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Friday, September 11, 2009


I’m sorry to hear that the school year has begun again (& with it, the farewelling of summer holidays), Ange of the North! It always surprises me how quickly summer flies past! And you’ve had such a full time this summer...


As I began this post a few days ago, I had just tipped my cuppa tea all over me. Drat. I was having lunch about 70kms from Brisbane in the bustling metropolis of Beaudesert (population of about 5,000)! We had an early start that morning on account of our 1.5hr journey southwards. Lil L had been chosen as 1 of 6 students from his school to take part in a special science programme for gifted students, on ‘Electricity & Magnetism”. It was a struggle to rise with the dawn to make it to this event, I can tell you! However, my 3 fellow-passengers kept me well entertained and I now know ALL the jokes that Yrs 4-6 students find especially funny!


I had the most pleasant day wandering around this shire in my new vehicle, aptly named “Ollie the Truck” ! Beaudesert shire is well known for its horses – stud farms, equine rehabilitation centres, racing farms etc. I had been warned however, that there is not much to do here. This was evidenced by the fact that as soon as parents had dropped their kids off at the programme, there was an almost instant exodus, with most parents choosing to drive the long distances back from whence they came.


I myself considered this option too, but as I looked at my map of the area, I became intrigued by the fascinating names around these parts – Biddaddaba, Mt Chinghee, Jimboomba, Lost World, Rathdowney, and especially Wonglepong! I decided to explore. The elderly gentleman (with 2 teeth) at the Information centre was a mine of local knowledge. After he told me that “Wonglepong” is Aboriginal for “Death”, I decided that today might not be the day I explored this option. Instead, I headed for Hillview in the hope that I might get just that.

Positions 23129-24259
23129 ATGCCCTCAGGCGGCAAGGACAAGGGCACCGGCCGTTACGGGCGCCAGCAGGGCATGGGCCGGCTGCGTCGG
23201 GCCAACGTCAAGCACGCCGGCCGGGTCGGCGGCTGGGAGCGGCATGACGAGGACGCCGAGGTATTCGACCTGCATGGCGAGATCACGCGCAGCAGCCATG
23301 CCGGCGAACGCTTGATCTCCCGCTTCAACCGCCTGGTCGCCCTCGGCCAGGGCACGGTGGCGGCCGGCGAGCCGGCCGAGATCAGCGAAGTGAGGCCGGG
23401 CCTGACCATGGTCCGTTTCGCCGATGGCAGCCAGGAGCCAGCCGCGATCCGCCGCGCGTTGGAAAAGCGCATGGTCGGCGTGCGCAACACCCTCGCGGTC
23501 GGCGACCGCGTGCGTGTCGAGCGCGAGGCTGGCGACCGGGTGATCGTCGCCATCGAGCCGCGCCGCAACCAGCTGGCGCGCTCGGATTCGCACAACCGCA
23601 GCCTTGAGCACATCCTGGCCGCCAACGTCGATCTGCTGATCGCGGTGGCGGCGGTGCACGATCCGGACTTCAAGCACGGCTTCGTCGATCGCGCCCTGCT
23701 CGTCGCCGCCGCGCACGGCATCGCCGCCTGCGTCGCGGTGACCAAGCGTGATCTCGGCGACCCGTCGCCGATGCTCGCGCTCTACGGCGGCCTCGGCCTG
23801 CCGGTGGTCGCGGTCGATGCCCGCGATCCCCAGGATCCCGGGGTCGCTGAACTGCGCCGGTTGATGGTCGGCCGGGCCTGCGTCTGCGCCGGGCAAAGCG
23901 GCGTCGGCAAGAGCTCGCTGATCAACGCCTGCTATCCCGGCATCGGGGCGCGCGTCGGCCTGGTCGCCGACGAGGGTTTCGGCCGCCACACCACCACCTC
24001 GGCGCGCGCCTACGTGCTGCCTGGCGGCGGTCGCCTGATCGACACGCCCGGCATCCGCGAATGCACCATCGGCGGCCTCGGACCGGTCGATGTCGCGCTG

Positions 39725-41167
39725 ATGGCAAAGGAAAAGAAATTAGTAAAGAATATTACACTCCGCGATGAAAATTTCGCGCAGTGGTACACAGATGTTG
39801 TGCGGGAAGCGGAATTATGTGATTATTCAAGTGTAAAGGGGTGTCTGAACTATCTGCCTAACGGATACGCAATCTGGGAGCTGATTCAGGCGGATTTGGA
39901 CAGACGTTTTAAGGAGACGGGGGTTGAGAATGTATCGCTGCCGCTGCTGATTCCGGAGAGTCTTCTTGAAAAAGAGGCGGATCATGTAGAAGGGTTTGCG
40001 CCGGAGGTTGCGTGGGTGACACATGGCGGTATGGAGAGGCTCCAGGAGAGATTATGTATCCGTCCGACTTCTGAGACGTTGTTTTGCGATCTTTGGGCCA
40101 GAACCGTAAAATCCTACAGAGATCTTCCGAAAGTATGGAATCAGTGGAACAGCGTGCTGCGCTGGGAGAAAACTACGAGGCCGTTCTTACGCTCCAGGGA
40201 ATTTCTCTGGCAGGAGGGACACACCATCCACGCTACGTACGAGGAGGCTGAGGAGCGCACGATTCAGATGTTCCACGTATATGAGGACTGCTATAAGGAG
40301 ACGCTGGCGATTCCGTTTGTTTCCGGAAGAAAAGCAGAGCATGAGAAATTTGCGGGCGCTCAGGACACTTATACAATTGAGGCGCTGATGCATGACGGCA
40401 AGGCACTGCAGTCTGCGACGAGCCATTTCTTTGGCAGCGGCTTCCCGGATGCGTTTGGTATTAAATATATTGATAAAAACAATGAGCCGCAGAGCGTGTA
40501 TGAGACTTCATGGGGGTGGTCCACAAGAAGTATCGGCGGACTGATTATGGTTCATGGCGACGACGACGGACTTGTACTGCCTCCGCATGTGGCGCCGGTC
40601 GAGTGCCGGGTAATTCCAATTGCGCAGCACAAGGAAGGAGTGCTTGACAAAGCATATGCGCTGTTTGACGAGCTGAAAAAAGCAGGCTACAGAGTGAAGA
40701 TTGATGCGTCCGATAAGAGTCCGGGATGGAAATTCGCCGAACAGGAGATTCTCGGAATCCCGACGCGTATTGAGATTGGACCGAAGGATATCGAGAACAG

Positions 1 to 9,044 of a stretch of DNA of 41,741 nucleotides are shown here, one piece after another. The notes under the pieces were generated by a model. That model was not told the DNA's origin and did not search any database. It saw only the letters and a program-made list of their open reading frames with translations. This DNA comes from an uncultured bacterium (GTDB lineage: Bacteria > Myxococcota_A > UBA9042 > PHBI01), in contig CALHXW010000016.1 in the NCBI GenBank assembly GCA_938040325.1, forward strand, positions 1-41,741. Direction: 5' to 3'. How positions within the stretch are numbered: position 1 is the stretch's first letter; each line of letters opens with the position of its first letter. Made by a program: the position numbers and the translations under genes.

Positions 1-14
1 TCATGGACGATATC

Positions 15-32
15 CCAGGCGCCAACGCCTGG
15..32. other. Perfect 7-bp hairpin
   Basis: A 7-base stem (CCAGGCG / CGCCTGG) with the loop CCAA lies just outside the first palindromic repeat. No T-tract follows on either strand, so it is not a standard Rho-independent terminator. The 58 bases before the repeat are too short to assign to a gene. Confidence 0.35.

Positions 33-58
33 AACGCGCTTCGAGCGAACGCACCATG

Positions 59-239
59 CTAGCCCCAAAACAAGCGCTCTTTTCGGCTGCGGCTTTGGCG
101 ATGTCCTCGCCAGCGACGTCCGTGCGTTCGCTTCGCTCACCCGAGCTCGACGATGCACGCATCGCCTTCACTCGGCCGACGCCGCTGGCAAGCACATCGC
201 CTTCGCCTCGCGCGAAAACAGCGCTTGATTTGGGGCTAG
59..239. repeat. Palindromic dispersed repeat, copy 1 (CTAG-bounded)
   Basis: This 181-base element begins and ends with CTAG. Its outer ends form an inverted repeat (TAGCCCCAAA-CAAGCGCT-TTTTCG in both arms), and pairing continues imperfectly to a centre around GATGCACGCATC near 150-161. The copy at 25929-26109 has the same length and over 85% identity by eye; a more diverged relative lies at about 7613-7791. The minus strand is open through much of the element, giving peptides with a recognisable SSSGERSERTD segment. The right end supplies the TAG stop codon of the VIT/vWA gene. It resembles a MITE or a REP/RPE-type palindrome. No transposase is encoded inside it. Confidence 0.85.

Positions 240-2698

The land around Beaudesert was so dry. Fire alert was/is on ‘extreme’ caution. Fields are so brown and you can almost imagine the grass crackling as you drive by. But every so often, there will be a very well delineated patch of green – tended paddocks of turf farms or the well-moneyed racing stables. These green bits reminded me a bit of NZ’s landscape. But the eucalypt and gum trees identify the land as being undeniably Australian. And having a Big Red Kangaroo boinging across the school courtyard was definitely an Australian sight! A very un-kiwi expression burst from my lips – “Oh MATE! Get a look at that, will ya!”. The parent I was talking to at the time, barely blinked an eyelid! Probably wondered what planet I’d just hopped off…



I really enjoyed absorbing the landscape armed with camera, laptop, and refreshments! And I loved having the freedom of a day (well, some of it) to myself and the opportunity to determine the extent of Ollie the Truck’s capabilities. At one stage, I was so busy testing Ollie’s limits, that i missed a major turnoff! Well…I did see it flash by…Oops. Naturally, I’m presuming you have done the same with your new chariot?!


I must confess that I am feeling as "literarily" parched as the ground is here.


We did have our first storm of the season that same night we went to Beaudesert. K took great pains to manoeuvre his car under our porch (about a 20-point turn) to protect it in case of hail or other nasty storm-induced things. As K stood admiring his handiwork, the storm blew over! So much for filling up the water tanks….can’t complain – it is nice to wake up to those blue skies and sun we have come to expect!



Kerrie said...

Wonderful pictures ange even though such dry land, how do you do it? There is something so restorative about being in the countryside and taking the time to soak it up, well done for not driving back home! xx

Ange of the North said...

So glad you had some time to explore! It looks like quite a fascinating land... Please relieve our curiosity (Big Bear really wants to know!) - what make and model is Ollie?

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